The SCALE 6.1 sensitivity and uncertainty methodology is based on the firstorder perturbation theory to calculate response sensitivity coefficients, which are then folded with nuclear data covariances to obtain the response uncertainty. TSUNAMI2D applies the generalized perturbation theory (GPT) to generate uncertainties associated with the fewgroup assembly homogenized neutron crosssection data [
The study begins with specification of fuel pin cells of three light water reactor types and two critical experiments provided by the OECD LWR UAM benchmark within Exercise I1 [
Uncertainty in
Fuel  Operating conditions 

Uncertainty in 
Largest uncertaintycontributing reaction 

BWR  HZP  1.3382  0.52 
^{
238}U( 
HFP (40% void)  1.2208  0.62 
^{
238}U( 

PWR  HZP  1.4206  0.48 
^{
238}U( 
HFP  1.4017  0.49 
^{
238}U( 

VVER  HZP  1.3448  0.51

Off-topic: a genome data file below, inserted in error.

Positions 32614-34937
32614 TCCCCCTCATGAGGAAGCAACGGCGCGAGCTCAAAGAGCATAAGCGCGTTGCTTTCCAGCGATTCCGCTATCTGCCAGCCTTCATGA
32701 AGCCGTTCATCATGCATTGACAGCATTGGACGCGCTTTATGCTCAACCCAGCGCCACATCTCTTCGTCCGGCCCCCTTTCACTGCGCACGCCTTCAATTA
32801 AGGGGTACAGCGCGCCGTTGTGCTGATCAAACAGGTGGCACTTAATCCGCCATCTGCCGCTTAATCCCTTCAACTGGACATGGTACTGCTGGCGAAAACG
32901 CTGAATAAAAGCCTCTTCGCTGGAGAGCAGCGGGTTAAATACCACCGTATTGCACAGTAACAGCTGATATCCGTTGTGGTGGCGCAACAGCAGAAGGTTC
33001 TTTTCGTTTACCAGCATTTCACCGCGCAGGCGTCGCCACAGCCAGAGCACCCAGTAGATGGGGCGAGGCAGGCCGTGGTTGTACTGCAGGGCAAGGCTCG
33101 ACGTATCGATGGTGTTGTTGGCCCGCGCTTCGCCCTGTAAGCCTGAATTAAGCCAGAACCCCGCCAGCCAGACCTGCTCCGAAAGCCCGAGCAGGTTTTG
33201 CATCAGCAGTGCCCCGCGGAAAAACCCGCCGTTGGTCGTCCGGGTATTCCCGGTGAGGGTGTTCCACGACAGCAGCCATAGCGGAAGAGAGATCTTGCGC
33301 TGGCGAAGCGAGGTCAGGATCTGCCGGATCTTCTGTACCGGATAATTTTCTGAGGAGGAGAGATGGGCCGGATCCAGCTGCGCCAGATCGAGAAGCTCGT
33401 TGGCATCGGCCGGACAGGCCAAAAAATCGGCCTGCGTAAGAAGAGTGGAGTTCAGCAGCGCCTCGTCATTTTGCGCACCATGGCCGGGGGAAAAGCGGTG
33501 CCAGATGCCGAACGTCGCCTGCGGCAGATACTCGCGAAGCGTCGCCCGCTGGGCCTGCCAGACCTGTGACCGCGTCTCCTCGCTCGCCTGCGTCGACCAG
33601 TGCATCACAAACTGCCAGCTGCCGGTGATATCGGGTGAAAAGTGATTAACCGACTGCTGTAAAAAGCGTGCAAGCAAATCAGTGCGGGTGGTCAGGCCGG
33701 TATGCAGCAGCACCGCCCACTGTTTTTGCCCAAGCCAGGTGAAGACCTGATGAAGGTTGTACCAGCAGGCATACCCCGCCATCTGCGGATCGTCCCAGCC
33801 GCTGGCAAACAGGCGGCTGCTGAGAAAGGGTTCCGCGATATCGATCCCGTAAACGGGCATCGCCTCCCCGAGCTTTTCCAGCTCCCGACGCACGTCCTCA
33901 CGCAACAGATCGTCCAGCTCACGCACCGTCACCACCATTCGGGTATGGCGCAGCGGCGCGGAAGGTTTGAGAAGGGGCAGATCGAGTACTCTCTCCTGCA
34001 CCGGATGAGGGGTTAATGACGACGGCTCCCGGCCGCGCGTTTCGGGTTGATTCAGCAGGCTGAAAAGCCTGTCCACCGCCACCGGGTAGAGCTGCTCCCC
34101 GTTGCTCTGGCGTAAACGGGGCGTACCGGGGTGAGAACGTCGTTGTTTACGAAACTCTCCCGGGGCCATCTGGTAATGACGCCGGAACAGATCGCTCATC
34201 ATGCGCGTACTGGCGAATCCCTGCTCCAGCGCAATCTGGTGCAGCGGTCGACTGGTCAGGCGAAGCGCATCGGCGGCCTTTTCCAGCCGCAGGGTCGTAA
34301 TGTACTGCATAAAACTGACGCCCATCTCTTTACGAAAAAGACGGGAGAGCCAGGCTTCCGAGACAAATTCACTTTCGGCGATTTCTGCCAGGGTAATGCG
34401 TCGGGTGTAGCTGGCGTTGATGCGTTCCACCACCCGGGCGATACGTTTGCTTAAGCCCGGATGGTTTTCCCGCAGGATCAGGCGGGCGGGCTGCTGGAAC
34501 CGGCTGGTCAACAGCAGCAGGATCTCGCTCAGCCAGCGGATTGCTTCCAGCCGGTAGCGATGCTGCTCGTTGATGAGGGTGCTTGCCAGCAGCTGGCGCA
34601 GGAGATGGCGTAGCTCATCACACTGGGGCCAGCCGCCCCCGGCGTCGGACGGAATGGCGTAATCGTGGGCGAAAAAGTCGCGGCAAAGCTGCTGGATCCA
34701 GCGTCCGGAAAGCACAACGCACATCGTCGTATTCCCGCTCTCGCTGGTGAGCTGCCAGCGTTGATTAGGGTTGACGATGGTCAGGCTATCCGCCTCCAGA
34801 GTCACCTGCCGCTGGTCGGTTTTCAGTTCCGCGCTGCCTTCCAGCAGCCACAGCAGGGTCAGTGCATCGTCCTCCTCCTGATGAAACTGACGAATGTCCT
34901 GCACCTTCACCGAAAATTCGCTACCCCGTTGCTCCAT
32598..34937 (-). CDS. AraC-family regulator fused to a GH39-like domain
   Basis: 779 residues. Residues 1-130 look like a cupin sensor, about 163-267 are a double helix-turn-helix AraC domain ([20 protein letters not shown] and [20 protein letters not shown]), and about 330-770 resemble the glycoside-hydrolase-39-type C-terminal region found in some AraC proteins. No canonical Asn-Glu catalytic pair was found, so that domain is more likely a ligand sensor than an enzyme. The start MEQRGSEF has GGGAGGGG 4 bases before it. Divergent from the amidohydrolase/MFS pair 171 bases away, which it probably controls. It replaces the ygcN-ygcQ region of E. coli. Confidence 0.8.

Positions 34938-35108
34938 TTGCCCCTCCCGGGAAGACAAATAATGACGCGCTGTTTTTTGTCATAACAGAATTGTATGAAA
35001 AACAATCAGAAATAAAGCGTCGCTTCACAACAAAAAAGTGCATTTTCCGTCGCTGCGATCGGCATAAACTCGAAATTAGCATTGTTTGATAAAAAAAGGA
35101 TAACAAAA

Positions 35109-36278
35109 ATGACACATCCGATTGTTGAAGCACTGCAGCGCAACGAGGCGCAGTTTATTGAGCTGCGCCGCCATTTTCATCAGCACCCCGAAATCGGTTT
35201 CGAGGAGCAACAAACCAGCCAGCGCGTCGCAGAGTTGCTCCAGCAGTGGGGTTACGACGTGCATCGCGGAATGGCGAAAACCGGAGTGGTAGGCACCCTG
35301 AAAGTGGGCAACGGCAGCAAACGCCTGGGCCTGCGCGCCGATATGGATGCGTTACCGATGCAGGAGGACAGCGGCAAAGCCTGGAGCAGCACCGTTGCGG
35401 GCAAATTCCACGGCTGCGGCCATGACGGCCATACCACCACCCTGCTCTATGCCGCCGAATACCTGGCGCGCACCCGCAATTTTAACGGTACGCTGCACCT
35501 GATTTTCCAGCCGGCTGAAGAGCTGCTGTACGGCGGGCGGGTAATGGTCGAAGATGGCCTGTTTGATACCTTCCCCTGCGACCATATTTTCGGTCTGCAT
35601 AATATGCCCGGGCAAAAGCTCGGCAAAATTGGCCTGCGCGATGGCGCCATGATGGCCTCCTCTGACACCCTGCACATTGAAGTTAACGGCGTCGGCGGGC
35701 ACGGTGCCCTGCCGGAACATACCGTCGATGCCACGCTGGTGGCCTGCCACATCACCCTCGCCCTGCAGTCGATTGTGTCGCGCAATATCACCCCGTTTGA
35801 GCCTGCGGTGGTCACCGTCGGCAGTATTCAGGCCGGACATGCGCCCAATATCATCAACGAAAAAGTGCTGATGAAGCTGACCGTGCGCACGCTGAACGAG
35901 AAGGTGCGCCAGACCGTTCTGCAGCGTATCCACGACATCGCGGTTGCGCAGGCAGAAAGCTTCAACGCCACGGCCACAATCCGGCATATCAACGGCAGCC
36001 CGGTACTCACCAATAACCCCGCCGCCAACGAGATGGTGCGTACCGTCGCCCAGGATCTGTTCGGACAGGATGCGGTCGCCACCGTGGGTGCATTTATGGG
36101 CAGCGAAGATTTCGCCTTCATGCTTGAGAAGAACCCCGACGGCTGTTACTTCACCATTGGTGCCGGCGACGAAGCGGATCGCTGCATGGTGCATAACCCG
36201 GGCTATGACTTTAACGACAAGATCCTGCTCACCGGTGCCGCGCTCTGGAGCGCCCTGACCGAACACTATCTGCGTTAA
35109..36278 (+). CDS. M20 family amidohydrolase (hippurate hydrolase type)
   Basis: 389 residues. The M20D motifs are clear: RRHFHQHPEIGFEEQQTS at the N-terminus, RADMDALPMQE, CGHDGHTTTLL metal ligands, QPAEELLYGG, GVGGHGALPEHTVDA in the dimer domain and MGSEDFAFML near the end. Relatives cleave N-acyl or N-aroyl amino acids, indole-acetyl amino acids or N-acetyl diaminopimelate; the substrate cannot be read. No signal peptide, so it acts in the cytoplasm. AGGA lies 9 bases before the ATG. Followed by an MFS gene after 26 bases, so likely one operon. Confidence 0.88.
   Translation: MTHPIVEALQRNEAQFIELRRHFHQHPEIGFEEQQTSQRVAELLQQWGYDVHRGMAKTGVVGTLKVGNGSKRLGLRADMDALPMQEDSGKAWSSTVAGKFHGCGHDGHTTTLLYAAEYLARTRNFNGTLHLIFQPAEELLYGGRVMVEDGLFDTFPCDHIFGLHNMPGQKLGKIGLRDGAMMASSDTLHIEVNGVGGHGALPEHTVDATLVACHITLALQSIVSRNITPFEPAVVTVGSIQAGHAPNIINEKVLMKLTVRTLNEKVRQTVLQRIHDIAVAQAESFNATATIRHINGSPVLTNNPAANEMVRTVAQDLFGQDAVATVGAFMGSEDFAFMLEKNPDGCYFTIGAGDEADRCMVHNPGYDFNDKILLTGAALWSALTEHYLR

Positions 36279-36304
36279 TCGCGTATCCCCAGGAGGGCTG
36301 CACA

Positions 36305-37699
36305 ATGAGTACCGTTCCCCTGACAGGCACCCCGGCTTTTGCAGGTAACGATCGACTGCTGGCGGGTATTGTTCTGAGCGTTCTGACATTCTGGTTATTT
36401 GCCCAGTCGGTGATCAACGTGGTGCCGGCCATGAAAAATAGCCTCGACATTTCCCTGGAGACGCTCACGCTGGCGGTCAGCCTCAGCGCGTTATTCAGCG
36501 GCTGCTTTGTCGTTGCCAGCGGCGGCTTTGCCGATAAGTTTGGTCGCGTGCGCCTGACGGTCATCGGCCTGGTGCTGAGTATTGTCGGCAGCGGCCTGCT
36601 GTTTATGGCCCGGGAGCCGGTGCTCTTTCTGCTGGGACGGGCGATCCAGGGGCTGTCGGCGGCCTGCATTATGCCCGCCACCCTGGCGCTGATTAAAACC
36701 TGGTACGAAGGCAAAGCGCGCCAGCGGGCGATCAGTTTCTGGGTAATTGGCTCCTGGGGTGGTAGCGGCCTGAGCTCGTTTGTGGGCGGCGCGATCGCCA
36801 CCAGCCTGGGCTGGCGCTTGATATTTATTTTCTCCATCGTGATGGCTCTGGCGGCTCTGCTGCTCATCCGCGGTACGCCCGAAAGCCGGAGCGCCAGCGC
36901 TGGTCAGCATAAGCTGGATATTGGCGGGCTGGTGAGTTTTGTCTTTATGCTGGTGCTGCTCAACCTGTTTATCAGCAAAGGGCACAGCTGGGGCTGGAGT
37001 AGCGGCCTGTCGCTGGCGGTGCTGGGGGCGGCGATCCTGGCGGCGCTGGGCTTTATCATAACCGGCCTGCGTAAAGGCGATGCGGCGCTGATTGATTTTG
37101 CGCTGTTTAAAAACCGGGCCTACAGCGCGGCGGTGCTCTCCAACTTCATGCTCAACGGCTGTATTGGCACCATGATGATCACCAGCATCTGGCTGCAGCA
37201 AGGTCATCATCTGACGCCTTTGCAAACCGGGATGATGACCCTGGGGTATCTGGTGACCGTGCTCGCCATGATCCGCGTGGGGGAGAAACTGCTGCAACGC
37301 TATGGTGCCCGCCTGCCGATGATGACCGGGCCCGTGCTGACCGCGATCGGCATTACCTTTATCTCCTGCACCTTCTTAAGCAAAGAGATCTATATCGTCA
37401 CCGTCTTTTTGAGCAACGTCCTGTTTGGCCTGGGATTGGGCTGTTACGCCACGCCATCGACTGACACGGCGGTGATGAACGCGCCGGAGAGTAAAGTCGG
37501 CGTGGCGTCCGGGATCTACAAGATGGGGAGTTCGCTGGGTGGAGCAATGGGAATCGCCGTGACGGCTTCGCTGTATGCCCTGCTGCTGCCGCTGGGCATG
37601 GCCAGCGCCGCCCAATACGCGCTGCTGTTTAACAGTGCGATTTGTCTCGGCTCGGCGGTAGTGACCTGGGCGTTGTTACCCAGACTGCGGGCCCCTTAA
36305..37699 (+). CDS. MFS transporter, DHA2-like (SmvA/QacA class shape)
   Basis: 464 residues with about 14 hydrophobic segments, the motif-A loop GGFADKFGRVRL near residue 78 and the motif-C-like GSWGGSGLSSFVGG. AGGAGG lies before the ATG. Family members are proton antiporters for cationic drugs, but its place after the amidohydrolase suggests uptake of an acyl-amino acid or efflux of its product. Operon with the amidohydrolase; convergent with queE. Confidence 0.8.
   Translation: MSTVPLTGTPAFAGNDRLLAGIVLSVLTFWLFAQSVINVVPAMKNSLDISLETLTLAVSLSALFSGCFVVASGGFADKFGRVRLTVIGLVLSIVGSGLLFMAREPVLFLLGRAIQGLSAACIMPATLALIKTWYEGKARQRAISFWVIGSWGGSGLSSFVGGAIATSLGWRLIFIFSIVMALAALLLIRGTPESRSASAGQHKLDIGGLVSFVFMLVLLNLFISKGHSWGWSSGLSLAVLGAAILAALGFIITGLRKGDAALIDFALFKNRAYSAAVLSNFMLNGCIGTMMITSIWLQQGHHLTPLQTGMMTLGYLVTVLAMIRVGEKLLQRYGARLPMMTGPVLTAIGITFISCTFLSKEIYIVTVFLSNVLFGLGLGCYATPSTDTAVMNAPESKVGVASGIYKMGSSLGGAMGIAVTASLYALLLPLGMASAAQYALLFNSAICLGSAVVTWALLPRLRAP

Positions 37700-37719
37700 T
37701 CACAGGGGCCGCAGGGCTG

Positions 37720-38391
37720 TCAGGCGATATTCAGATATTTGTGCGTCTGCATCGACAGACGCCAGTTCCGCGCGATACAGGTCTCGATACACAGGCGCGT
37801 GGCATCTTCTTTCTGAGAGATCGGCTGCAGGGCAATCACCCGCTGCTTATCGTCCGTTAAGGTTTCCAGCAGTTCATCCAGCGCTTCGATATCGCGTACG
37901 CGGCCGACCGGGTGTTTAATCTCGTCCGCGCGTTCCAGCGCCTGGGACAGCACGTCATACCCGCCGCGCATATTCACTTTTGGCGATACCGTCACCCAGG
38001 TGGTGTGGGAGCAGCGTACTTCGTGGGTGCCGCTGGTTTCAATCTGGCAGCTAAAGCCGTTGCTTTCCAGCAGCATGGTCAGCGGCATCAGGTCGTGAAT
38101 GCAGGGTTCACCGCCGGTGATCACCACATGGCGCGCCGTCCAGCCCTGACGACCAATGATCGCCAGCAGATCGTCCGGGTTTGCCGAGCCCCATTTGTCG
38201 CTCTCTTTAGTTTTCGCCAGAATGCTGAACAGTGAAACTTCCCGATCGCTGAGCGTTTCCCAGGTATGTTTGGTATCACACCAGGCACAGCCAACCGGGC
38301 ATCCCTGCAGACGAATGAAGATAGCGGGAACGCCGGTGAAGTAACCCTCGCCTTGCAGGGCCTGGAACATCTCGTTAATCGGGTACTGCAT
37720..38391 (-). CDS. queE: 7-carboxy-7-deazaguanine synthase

^{
238}U( 
HFP  1.3270  0.52 
^{
238}U( 

KRITZ 2.1  HZP  1.2323  0.59 
^{
238}U( 
HFP  1.1837  0.63 
^{
238}U( 

KRITZ 2.13  HZP  1.2642  0.55 
^{
238}U( 
HFP  1.2329  0.58 
^{
238}U( 
Observations of the results showed that
The neutron flux of PWR unit cell at two different operating conditions.
The resonance absorption due to Doppler broadening is reflected in the calculation of the sensitivity, mainly the implicit sensitivity. This implicit sensitivity accounts for the selfshielding effect. Figure
Relative change in the sensitivity of ^{238}U(
In addition, three fuel assemblies of three light water reactor types provided by the OECD LWR UAM benchmark were analyzed. The details of the specifications are readily available [
Assembly
Fuel  Operating conditions 

Uncertainty in 
Largest uncertaintycontributing reaction 

BWR  HZP  1.1116  0.50 
^{
238}U( 
HFP (40% void)  1.0779  0.56 
^{
238}U( 

PWR  HZP  1.4130  0.46 
^{
23}U( 
HFP  1.3968  0.47 
^{
238}U( 

VVER  HZP  1.3164  0.47 
^{
238}U( 
HFP  1.3115  0.47 
^{
238}U( 
Similar to the fuel pin models, in fuel assembly models, the uncertainty in
The fuel assembly analysis (as part of Exercise I2) includes the propagation of multigroup crosssection uncertainties (multigroup covariance matrix) to twogroup homogenized crosssection uncertainties (twogroup covariance matrix). The twogroup crosssection uncertainties are obtained using the SCALE6.0 44group covariance matrix as input to the TSUNAMI2D sequence with GPT in SCALE 6.1. The obtained results are shown in Table